The reconciliation statement of taxpayers pertaining to a particular financial year must be filed in Form GSTR 9C. It is the form of the statement of reconciliation between the Annual Returns in GSTR-9 and the figures mentioned in the Audited Financial Statements of the taxpayer. Given that, this CA certified form must be filed during the filing of Annual Returns in GSTR-9 and the Audited Financial Statements. The obligation can either be completed through the GST portal or a Facilitation Centre.
What is a Reconciliation Statement?
It is the independent verification of a reconciliation statement of document which is intended to facilitate the accuracy of the balance in the accounts of a company, added with the purpose of clarifying the differences between the two versions of the account.The GST reconciliation statement, fomulated by the Chartered Accountant or Cost Accountant. Wherein any differences between the details reported in the GST returns and the Audited Accounts must be reported along with the cause of such deduction. Such a commitment is enforced to certify any additional liability resulting out of the reconciliation exercise and GST audit in GSTR-9C.
The Purpose of GST Reconciliation
Reconciliation under GST is given, which can be attributed to the following factors:
- To claim Input Tax Credit (ITC) the Taxpayer will only be able to claim it if their invoice is present as a part of their 2A data or vendor data. Considering this, the taxpayers are necessitated to perform reconciliation on the areas where there is a mismatch between the ITC and 2A data.
- The taxpayer should perform a reconciliation to ensure the correctness of the declaration made in the form of monthly and quarterly returns and to avoid duplications.
Apart from this, the provision caters to the following circumstances:
- Claiming the eligible ITC against any invoice rose during the previous year.
- Apportionment of ITC associated with the previous year.
- Declaration of CDN’s issued against any invoices raised during the previous year.
- Filing of amendments to the information furnished in the returns filed during the previous year.
- Making amendments to the information reported in the GST returns for taxpayers who have opted for the composition scheme.
Applicability of GST Audit
GSTR 9C is applicable to taxpayers who are required to obtain or get their annual GST audit of their accounts. It must be prepared and certified by a Chartered Accountant or Cost Accountant.
GST Audit: Taxpayers with an annual aggregate turnover of above Rs. 2 crores in a particular financial year qualifies for a tax audit.
Form GSTR 9C should be filed within the 31st of December every year for the particular previous financial year, which is the same as that of Form GSTR 9. For the attention of the taxpayers, the due date of filing this return for the Financial Year of 2017-18 has been extended to the 31st of March, 2019.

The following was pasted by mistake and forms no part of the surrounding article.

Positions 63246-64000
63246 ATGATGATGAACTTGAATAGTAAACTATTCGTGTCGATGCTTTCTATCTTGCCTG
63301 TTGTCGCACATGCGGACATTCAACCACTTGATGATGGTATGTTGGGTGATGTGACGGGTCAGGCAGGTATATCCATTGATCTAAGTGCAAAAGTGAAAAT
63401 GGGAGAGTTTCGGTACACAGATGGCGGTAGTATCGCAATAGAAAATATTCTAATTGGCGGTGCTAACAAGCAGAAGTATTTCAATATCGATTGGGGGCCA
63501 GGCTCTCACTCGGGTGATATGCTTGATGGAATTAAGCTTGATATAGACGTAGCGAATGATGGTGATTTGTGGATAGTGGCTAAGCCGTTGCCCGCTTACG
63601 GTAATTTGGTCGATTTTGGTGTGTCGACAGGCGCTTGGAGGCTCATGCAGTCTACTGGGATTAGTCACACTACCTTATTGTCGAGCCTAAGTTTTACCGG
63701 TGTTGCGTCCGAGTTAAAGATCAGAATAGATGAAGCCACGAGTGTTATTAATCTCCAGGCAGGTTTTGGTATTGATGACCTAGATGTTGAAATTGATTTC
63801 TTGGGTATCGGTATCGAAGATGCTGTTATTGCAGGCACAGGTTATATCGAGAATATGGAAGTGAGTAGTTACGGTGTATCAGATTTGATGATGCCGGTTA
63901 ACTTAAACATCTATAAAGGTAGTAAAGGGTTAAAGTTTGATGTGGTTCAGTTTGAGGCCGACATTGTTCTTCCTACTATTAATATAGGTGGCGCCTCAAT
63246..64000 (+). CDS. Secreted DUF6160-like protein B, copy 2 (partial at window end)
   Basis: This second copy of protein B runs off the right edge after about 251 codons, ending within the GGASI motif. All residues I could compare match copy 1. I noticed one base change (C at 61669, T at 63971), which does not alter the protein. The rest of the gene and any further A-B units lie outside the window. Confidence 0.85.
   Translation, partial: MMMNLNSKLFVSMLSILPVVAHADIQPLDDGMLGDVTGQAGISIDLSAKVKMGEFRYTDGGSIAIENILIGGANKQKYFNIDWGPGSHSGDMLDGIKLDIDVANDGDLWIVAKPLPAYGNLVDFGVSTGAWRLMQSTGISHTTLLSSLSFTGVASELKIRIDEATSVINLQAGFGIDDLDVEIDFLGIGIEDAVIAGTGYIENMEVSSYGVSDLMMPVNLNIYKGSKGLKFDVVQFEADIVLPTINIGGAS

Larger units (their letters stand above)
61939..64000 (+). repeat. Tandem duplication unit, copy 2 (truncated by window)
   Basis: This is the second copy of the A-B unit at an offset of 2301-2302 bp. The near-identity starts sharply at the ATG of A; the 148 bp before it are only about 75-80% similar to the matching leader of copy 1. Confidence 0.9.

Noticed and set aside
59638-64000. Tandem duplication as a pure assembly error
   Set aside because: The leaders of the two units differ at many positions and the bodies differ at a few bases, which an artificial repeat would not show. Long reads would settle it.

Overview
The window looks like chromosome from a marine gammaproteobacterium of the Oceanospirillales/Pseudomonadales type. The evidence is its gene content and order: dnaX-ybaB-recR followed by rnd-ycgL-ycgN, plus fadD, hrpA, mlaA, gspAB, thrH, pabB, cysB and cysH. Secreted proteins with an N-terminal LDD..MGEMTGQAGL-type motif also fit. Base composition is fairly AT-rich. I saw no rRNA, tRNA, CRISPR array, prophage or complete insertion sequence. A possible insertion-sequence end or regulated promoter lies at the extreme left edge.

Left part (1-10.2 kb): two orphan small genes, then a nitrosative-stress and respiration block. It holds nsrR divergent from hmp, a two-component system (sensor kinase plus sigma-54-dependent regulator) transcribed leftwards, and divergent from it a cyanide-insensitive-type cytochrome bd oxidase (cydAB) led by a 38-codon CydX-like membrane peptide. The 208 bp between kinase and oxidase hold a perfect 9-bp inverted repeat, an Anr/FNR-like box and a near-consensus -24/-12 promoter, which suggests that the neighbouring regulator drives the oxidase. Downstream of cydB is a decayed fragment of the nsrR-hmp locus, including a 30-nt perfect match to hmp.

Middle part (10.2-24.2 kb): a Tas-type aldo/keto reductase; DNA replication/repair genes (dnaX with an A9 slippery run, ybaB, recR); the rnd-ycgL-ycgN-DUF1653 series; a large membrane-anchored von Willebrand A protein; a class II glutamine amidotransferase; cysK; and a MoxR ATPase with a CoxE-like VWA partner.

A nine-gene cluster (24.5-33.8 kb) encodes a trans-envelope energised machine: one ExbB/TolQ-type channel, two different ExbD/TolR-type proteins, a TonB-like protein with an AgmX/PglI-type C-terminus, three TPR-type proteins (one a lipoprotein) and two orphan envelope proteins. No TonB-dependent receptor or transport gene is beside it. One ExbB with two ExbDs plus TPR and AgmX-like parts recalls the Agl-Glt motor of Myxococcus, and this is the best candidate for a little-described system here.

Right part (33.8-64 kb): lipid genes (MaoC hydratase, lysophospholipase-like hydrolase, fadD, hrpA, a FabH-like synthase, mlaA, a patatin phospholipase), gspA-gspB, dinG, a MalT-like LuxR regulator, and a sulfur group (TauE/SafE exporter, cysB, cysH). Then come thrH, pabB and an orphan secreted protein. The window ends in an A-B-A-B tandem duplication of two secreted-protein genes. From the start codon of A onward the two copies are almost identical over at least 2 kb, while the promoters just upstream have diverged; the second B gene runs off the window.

Contents of the Form GSTR-9C
GSTR-9C is divided into the following parts:
- Part A: Reconciliation Statement
- Part B: Certification
Part A: Reconciliation Statement
Part A of the form is further divided into five sections. Here’s an overview:
Part-I -basic details: Includes details of Legal Name, Trade Name and Financial Year, Here, the taxpayer is required to specify whether he/she is liable for audit under any other prevailing laws.
Part II – reconciliation of declared turnover: These parts induce for the reporting of the gross and taxable turnover declared in the Annual Return with the Audited Financial Statements. It may be noted that the Audited Financial statement is at a PAN level is in a normal cases. Such a scenario should mandate the need of breaking up of the Audited Financial Statement at GSTIN level for reporting in GSTR-9C.
Part III – reconciliation of tax paid: The tax liability of the previous year and the payments (as reported in GSTR-9) with the differences thereof should be specified rate-wise. It mandates the taxpayers to state the additional liability due to unreconciled differences noticed upon reconciliation.
Part IV- reconciliation of Input Tax Credit (ITC): Part IV entails the reconciliation of Input Tax Credit (ITC) claimed and utilized by the taxpayers (as reported in GSTR-9 and the Audited Financial Statement). This must be supported with a report of the expenses booked in accordance with the audited accounts, which includes a breakup of eligible and ineligible ITC and reconciliation of the eligible ITC.
Part V – recommendation of the auditor on additional liability due to non-reconciliation: The concluding part of the reconciliation statement mandates the auditor to report any tax liability identified through the reconciliation exercise and GST audit, the payment of which remains to be paid by the taxpayer.
Part B: Certification
Form GSTR 9C necessitate the certification of a chartered or cost accountant. Part B of the form caters to this purpose. The certification can either be done by a CA who had conducted the audit or another person of a similar designation. With respect to the latter, the concerned personnel should base an opinion on the Books of Accounts audited by another CA in the reconciliation statement.
Penal Consequences for Non-Filing GST Audit
Penal charge of Rs. 200 per day of default (100 each for SGST and CGST) if the Taxpayers do not meet the obligation prescribed under this provision of this act. This will be an addition to the interest at the rate of 18% per annum, which will be calculated from the outstanding tax amount.